Thursday, July 21, 2011

In Defense of Christian Pessimism

Many people believe pessimism to be the mark of a sorrowful and hateful person. This view opines that the pessimist hates humanity and casts a cynical eye on every good deed.
Nothing could be farther from the truth. Cynicism is incompatible with a Christian lifestyle. Pessimism is very compatible with a Christian lifestyle, if understood in the right context.
Pessimism – the attitude of expecting and preparing for the worst, is a form of realism. Christianity recognizes that the world is a fallen place, a “vale of tears,” as one prayer (the Hail Holy Queen) puts it. Because of the Fall and our own propensity to sinfulness, man’s lot on earth is suffering.
Wars, plagues, and disasters warn us that despite our time on earth, man is not called to live forever on earth. Christian pessimists realize that, this world cannot provide happiness forever, despite its occasional  flashes of joy and even ecstasy. Man’s happiness is to be found in heaven, not on earth.
This does not mean that Christian pessimists sit in perpetual inaction and wait for death and their entrance into glory. Christ’s warnings are far too clear for that. 
Nor do pessimists despair of humanity, as many claim. They merely recognize that human nature is fallen, and that the snares of the devil and the sins of fallen man are commonplace in a fallen world. The work of Christian redemption is difficult and requires overcoming human nature – a difficult task.   
But neither do pessimists expect peace and happiness on earth. The flesh, the devil, and the world all conspire to lead humanity into sin and darkness, and Our Lord permits incredible suffering on earth to test and purify fallen men. The Christian pessimist recognizes that these attacks will take place, and is ever vigilant against them.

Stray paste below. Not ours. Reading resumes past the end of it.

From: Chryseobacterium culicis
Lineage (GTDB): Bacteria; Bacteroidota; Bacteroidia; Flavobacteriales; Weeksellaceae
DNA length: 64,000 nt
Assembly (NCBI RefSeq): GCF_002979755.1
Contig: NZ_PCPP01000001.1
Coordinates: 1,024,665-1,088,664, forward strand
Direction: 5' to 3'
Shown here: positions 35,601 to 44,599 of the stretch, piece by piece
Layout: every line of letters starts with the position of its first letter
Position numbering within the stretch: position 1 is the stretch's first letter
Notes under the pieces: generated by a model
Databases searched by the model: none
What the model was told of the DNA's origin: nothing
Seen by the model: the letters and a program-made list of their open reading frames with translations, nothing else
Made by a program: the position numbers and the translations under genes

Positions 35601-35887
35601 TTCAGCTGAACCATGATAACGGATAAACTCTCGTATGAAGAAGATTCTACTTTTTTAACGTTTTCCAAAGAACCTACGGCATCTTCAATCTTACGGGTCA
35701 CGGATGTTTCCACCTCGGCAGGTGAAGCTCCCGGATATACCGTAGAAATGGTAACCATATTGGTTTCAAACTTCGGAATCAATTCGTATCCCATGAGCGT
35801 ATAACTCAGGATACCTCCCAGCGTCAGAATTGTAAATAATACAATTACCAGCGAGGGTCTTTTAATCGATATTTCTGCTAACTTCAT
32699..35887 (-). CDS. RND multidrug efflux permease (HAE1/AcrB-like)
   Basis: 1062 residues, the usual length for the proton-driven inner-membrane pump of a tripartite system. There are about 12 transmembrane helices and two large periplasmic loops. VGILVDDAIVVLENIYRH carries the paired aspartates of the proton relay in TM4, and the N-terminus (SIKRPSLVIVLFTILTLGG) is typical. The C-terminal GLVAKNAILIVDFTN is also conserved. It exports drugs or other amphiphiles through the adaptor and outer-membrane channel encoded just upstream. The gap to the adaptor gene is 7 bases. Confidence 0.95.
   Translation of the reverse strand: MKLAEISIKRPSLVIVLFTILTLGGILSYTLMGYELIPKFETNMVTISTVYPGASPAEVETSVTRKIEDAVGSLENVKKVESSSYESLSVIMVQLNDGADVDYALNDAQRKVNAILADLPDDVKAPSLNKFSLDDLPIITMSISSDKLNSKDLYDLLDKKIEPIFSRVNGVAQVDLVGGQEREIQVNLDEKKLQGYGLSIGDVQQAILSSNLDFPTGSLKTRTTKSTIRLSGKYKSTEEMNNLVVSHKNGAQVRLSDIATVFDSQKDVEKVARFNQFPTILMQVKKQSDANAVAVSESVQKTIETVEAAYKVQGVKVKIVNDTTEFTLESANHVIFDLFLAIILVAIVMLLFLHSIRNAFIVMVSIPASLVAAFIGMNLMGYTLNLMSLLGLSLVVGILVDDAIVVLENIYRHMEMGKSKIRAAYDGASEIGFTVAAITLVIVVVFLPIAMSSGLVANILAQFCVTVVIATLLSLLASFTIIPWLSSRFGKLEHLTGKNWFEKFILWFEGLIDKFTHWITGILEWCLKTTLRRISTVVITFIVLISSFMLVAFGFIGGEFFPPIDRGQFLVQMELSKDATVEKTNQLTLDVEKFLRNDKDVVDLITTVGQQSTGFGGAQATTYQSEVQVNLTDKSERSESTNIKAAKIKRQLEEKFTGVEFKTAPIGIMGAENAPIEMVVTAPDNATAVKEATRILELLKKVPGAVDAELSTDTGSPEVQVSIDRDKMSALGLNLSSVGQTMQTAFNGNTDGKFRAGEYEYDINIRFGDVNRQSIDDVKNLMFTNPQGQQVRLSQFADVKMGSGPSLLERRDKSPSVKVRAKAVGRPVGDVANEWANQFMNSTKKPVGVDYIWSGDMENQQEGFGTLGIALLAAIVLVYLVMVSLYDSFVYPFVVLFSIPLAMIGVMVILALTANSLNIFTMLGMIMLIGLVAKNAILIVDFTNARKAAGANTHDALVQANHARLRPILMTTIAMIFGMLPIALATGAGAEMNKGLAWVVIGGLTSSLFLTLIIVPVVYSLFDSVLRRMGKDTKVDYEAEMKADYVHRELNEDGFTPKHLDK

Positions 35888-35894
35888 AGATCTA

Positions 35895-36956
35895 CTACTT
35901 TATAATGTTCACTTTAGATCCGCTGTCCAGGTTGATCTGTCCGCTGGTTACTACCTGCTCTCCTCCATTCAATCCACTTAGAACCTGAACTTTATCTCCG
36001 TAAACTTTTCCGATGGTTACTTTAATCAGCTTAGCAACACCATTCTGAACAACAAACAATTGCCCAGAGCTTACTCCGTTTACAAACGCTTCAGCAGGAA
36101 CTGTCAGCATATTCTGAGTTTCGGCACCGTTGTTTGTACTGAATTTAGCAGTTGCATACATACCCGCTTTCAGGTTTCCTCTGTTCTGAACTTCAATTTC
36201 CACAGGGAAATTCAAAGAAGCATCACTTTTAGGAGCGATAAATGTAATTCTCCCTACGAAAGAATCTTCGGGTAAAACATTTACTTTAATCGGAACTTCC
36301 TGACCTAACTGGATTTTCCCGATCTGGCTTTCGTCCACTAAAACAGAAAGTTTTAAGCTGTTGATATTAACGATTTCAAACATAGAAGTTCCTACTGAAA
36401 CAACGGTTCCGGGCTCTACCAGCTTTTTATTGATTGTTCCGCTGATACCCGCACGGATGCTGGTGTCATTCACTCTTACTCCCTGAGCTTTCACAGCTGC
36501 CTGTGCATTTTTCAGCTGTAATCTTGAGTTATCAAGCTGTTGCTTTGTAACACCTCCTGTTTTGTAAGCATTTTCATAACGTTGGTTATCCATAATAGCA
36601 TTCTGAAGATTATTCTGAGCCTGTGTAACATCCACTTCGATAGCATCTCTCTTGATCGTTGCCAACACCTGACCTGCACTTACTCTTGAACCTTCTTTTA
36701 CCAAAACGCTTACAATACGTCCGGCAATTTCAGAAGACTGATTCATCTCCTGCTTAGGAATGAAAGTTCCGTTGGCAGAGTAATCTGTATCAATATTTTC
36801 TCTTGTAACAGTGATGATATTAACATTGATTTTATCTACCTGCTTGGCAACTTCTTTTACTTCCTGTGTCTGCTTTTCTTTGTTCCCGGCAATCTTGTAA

But optimists expect to find goodness in people and in nature – a goodness that is often submerged by anger and sin. The drumbeat of crime, war, suffering and disease wrought by humans and shown every day on the news is a daily rebuke to the naïve attitude of the optimist, who expects the best of people and consistently receives the worst. Man’s inhumanity to man has proven more than enough to shake the faith of many optimists.
But a pessimist is never disappointed by natural disaster or human frailty. He understands that disasters are common, and that human nature, unredeemed by Christ, is fallen. The road to heaven is narrow, as Christ warns us. Most of humanity refuses to cooperate with God’s grace – and the Christian pessimist recognizes that fact. Many will fall astray.
And when man rises above his fallen nature with God’s grace and does repent or perform good deeds, the Christian pessimist is pleasantly surprised, and thanks God in gratitude.  
This attitude of Christian pessimism – one of prayer and humility in the face of suffering and sin, and one of joy at every rare good deed – is far more conducive to a Christian lifestyle than sunny, naïve optimism divorced from reality.

Wednesday, July 20, 2011

Incentives, Government, and Politics

Incentives can be defined quite simply as motivating influences. They are vital components in understanding human behavior.
People act in order to benefit themselves. Giving people more reason to do something will make people perform an action more often.
Rewards are a common type of incentive. I am much more likely to buy ice cream or cookies or orange juice or anything if the item is on sale. I am more likely to enter an essay contest if I know that the winner receives $10,000 rather than $500.
Punishments are also a type of “negative incentive.” I am much less likely to drink on a college campus if I know suspension would result if I were caught. A child is less inclined to misbehave if he knows that his parents will take away a privilege (such as TV) in response to his misbehavior.